In short, you should focus your efforts on the most relevant opportunities first and then work your way down the pyramid.
23. Using Risky Link Building Tactics
Some tactics like PBNs and web 2.0s may still work, but they carry substantial risk.
The risk vs. reward is practically non-existent at this point.
Meaning, that the risk far exceed the benefits of using such grey hat tactics.
24. Haphazardly Buying Links
Most people just throwing money at link vendors and expect floods of traffic. This is foolish.
Believe it or not, there is an art and science to buying backlinks.
Now, of course, buying links is against Google Webmaster Guidelines, but I like to reframe it.
I don’t view investing in outreach as “buying links”. I view it as buying a process.
25. Not Using Enough Branded Anchor Text
Over-optimizing anchor text is the most common SEO mistakes I find.
That’s because it’s really easy to do and it “seems” like the right thing to do.
The bulk of your anchor text profile should be branded and should rarely use your primary keyword.
26. Not Isolating Your Best Anchor Text on Your Best Opportunities
Since you shouldn’t use keyword-rich anchor text often, you should only use it on your best opportunities.
Don’t waste your best anchors on bad opportunities like directories, blog comments, etc.
27. Having Inconsistent NAP-W Information
Your company’s Name, Address, Phone, and Website (NAP-W) information should be consistent across the Internet.
The good news is that many companies have tackled this issue such as Yext, Moz, and Bright Local.
You don’t need much skill to avoid this SEO mistake.
Just run your company’s NAP-W information through these tools and start cleaning it up.
28. Not Having a Review Generation Strategy
I believe getting more quality Google reviews is fundamental to ranking well in the local pack.
The first thing you need to do is establish a review benchmark by taking your top three competitors in the local pack and averaging out their total reviews.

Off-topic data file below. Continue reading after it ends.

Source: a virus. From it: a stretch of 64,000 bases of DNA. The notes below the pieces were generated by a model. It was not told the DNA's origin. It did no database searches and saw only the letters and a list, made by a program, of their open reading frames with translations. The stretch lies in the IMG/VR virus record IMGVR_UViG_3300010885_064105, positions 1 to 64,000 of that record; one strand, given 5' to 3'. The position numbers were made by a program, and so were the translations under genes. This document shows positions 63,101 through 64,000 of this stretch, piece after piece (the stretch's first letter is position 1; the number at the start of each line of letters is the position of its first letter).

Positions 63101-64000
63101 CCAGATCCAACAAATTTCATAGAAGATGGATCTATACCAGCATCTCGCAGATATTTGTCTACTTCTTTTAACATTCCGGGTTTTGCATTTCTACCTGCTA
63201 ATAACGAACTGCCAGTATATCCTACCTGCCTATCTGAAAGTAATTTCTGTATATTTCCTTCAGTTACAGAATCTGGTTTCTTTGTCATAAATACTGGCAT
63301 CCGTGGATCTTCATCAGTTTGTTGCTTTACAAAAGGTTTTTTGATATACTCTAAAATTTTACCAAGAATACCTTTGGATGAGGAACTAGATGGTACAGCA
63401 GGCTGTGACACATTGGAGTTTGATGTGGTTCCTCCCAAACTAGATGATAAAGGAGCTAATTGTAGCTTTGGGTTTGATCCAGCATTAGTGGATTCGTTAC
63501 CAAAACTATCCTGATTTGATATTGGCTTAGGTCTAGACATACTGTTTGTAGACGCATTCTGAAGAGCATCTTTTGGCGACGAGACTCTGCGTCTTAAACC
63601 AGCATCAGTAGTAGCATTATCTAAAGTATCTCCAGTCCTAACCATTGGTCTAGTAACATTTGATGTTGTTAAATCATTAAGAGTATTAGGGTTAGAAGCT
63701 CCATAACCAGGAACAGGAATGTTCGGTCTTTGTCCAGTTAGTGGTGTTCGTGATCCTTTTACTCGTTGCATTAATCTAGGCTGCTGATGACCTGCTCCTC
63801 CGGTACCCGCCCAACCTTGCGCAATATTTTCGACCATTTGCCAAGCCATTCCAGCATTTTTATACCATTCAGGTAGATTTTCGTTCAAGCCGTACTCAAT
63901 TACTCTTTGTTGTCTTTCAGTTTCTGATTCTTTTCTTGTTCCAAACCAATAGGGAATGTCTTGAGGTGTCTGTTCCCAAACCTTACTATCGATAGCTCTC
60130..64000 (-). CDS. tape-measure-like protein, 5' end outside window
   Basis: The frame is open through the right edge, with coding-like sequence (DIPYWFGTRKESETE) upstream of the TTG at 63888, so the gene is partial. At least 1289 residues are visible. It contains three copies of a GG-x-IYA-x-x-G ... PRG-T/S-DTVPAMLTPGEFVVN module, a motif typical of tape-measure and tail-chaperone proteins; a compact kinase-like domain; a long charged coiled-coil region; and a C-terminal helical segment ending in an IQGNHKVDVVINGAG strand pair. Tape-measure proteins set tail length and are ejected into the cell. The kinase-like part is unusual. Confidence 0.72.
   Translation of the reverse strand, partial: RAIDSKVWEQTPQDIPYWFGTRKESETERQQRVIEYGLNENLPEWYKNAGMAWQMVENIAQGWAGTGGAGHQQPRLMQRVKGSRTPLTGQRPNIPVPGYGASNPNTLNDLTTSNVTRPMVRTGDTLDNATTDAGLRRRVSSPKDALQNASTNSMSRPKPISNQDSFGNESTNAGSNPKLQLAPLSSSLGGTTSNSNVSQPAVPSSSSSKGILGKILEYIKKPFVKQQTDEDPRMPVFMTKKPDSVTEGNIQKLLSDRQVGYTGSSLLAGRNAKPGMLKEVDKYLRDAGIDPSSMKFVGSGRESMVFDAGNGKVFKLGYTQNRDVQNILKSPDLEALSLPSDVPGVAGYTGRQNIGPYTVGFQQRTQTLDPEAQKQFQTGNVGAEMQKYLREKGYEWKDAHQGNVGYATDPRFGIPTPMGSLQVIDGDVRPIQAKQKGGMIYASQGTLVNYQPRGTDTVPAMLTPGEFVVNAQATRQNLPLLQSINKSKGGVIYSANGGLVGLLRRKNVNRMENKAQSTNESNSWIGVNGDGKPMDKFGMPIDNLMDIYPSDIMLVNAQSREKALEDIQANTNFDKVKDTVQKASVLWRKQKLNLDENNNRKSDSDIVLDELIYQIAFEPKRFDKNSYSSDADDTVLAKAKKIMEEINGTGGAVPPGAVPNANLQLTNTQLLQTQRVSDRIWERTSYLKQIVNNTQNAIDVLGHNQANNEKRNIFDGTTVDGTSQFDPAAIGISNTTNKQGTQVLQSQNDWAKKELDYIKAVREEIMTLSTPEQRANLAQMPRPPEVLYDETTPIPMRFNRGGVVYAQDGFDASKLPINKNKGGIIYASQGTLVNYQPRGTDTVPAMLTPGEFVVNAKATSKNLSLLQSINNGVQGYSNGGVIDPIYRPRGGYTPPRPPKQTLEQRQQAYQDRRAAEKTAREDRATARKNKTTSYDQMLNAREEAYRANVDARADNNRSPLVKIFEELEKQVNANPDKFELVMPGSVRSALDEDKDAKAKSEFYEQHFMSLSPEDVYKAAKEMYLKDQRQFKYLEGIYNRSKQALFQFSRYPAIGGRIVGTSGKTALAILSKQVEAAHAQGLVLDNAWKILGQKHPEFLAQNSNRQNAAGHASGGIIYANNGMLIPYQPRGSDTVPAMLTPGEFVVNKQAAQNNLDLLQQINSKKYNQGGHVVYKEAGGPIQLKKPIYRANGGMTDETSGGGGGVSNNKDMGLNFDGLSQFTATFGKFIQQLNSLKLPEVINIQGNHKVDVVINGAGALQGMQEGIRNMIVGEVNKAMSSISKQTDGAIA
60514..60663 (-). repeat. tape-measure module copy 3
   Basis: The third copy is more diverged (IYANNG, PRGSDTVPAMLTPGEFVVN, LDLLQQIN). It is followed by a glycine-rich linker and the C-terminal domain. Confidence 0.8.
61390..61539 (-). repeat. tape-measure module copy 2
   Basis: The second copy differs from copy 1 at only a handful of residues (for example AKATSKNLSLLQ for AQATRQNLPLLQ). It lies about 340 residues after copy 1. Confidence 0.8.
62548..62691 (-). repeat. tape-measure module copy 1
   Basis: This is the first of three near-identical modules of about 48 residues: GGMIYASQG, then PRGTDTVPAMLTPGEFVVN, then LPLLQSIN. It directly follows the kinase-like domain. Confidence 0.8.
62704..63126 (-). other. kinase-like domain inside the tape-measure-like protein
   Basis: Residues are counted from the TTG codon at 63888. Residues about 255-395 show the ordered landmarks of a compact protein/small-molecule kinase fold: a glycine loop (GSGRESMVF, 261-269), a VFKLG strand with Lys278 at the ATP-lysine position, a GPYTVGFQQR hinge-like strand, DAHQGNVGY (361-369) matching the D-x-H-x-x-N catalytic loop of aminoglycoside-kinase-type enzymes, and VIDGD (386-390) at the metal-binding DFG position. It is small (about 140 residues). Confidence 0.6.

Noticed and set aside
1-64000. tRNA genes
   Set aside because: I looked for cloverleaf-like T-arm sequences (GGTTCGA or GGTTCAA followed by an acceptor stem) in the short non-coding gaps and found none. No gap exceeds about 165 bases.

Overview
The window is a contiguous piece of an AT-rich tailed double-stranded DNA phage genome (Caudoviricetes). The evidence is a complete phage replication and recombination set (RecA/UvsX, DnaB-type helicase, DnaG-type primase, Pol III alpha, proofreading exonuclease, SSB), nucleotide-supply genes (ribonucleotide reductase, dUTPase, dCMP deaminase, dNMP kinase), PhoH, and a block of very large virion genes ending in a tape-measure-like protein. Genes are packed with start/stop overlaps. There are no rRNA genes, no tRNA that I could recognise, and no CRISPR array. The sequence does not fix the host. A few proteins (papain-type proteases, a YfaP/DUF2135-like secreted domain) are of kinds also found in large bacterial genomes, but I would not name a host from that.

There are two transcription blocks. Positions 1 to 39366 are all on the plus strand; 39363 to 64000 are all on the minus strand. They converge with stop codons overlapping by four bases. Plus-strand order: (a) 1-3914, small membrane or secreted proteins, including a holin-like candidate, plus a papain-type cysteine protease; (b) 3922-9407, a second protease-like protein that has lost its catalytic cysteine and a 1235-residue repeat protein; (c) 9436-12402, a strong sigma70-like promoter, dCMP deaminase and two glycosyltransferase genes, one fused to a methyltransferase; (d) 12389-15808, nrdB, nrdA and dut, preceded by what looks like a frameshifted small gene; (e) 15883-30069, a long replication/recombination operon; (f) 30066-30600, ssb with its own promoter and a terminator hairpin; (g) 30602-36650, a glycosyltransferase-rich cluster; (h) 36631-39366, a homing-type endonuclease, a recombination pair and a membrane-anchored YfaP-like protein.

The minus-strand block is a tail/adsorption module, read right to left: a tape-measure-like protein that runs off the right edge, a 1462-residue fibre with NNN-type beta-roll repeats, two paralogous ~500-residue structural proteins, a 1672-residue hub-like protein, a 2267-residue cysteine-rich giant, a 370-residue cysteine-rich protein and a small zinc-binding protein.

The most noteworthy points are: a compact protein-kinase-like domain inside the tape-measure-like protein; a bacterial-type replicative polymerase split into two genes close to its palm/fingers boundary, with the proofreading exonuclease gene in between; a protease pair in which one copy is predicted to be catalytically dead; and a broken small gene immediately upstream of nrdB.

You should aim to match and then exceed the amount of reviews they have.
The only way that’s possible is through a review generation strategy.
29. Not Retargeting
Did you know that roughly 80% of visitors never come back to your website?
Or that 96% of website visitors aren’t even ready to buy?
Retargeting is the key to tackling both of these challenges.
With just Facebook and Google Ads alone, you’ll be able to retarget most of your website visitors.
30. Not Optimizing for Conversions
Getting more traffic is great, but it’s useless if it doesn’t convert.
How you convert organic search visitors will depend on the intent of the keywords you’re targeting.
For example, if you’re targeting informational keywords like “how to build backlinks”, it would make sense to offer a lead magnet in exchange for an email because the searcher likely isn’t ready to buy.
On the other hand, if someone is searching “buy Gotch SEO Academy”, I know they’re ready to invest. That means it makes sense to try transactional strategies like deadlines, free trials, etc.
31. Not Building Systems
Some people think you can’t build SEO systems because it changes too much.
Although SEO changes, there are many facets that stay the same.
For example, understanding how to create incredible SEO content won’t change.